- Combine the rest of the sugar with the fruit and pectin. Bring to a full boil and allow to cook for 1 minute to ensure the sugar is dissolved, stirring occasionally so the fruit doesn’t burn.
- Check for jell. Remove one of the spoons from the freezer. Scoop up a little jam and give it a few seconds to cool. If the warm jam on the spoon looks viscous and you can see little wrinkles of surface tension, then it’s set. If the jam is still too runny, add 1 more tablespoon of pectin and boil for 1 minute. Check for jell again using the remaining spoon. Repeat as necessary to get the desired consistency.
- After checking if the jam is set, also give it a taste. Now is the time to adjust for sweetness. If you want the jam to be sweeter, add more sugar ¼ cup at a time, always boiling for a minute to make sure the sugar dissolves. Keep in mind that the longer you cook the jam, the more it will lose its fresh, fruity flavor.
- Warm the lids in a pan of simmering water for about 5 minutes. This is essential to ensure you get a good seal.
- Set hot, sterilized jars on a towel on the counter. (You can use jars that are hot and clean, not sterilized, but the processing time will be longer.) Ladle the strawberry kiwi jam into the hot jars using a jar funnel. Leave ½ inch of headspace between the top of the jam and the rim of the jar.
- Wipe the rim of the jar clean of any sticky jam residue with a damp cloth. Immediately place a warmed lid on the jar and twist on a jar ring. Don’t over-tighten – some air will need to escape as the jars process.
- Process the jam in fully boiling water that sits at least one inch above the tops of the jars. If you live below 1000 feet, boil sterilized jars for 5 minutes (process non-sterilized jars for 10 minutes). At higher elevations, add 1 minute of processing time for every 1000 feet (so if you live at 7000 feet, process sterilized jars for 12 minutes).
- After the full processing time, turn off the heat and allow the jars to sit in the hot water for about 5 minutes to let the contents settle. Use jar tongs to carefully remove the jars from the hot water, and place them on a towel or cooling rack. Avoid placing the hot jars directly on a countertop or other cool surface as this can cause them to crack. Allow the jars to cool and seal at room temperature for 12-24 hours. After this time, if there are any jars still unsealed (the button at the center of the lid is still popped up), place them in the refrigerator to be eaten first. Store sealed jam jars in a cool, dark pantry for 6 months (although this strawberry kiwi jam is best in the first 3 months).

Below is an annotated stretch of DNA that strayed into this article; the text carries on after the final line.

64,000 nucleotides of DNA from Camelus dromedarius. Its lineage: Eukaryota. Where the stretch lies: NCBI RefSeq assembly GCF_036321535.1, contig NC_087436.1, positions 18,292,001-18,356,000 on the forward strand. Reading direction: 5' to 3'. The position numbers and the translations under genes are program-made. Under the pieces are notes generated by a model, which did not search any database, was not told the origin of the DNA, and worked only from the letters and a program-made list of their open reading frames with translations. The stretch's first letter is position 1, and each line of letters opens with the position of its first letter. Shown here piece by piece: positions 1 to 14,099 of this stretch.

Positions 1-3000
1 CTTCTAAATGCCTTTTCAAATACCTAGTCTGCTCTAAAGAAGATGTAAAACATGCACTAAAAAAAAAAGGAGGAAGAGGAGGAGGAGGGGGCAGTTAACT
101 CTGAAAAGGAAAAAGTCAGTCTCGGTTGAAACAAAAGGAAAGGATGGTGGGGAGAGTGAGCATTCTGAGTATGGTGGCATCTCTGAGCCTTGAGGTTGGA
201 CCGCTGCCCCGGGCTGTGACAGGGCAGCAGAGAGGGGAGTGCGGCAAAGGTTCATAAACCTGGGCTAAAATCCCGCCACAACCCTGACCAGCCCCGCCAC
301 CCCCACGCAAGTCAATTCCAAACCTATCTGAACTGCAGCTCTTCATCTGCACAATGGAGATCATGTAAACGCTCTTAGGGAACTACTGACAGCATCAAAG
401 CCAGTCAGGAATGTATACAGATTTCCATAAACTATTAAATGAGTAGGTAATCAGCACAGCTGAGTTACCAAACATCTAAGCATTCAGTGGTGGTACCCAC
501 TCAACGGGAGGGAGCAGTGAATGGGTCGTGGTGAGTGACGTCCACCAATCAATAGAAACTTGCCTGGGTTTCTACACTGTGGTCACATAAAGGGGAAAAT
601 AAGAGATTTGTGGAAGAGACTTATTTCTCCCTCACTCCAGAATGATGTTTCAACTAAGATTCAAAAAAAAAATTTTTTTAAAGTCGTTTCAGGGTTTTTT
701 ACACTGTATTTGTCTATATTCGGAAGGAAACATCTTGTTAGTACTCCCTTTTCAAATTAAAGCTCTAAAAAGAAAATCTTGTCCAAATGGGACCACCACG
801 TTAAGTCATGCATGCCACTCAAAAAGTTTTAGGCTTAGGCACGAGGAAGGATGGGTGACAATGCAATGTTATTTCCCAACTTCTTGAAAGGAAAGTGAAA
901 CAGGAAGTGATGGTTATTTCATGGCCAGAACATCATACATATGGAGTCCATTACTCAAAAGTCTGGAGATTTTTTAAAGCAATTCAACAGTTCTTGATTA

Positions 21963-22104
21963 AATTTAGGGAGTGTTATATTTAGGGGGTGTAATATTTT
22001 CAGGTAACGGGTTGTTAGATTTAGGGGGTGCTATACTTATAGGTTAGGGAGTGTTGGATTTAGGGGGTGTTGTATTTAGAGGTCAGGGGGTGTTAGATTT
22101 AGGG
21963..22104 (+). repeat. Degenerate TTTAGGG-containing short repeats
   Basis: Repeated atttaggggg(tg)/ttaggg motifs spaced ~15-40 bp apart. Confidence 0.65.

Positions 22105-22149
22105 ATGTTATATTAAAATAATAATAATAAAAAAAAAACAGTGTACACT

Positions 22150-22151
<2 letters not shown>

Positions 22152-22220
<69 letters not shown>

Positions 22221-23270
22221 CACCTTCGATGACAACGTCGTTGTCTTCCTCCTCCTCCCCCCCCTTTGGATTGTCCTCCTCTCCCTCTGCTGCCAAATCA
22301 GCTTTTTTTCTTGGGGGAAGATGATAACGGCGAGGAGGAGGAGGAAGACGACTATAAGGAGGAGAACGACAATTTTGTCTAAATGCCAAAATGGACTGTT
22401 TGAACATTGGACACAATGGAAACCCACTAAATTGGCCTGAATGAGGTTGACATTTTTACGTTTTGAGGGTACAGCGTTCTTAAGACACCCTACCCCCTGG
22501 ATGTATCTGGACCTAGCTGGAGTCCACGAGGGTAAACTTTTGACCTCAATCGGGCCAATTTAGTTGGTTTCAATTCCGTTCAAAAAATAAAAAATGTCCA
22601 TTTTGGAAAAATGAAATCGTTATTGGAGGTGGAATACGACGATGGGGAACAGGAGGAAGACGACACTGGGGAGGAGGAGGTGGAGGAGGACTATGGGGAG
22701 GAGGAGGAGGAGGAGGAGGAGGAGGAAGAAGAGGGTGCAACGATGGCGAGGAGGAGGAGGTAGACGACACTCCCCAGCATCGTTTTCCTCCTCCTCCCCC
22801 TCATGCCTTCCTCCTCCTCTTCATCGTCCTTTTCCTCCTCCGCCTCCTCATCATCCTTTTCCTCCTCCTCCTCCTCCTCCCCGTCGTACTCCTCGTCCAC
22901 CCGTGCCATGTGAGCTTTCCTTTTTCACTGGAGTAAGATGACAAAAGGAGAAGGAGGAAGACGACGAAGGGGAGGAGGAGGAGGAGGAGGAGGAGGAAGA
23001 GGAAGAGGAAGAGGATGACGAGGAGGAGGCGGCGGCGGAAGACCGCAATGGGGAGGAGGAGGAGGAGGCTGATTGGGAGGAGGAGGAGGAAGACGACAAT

- Jam made with strawberries is notorious for quickly losing its bright freshness due to the volatility of certain flavors. It will also oxidize over time, turning a dull pinkish-brown. Don’t worry – even if the color changes it will still taste delicious!
- I prefer my homemade jam not to be overly sweet so that it tastes as much as possible like the actual fruit. I found that 2 cups of sugar was perfect for this recipe, although it depends on how sweet the strawberries and kiwis are. When in doubt, start with the lowest amount of sugar needed, then add more if you want things a little sweeter.
- The amount of pectin may also change depending on the batch of fruit (all fruit has some amount of natural pectin). Again, start with less and add more as necessary.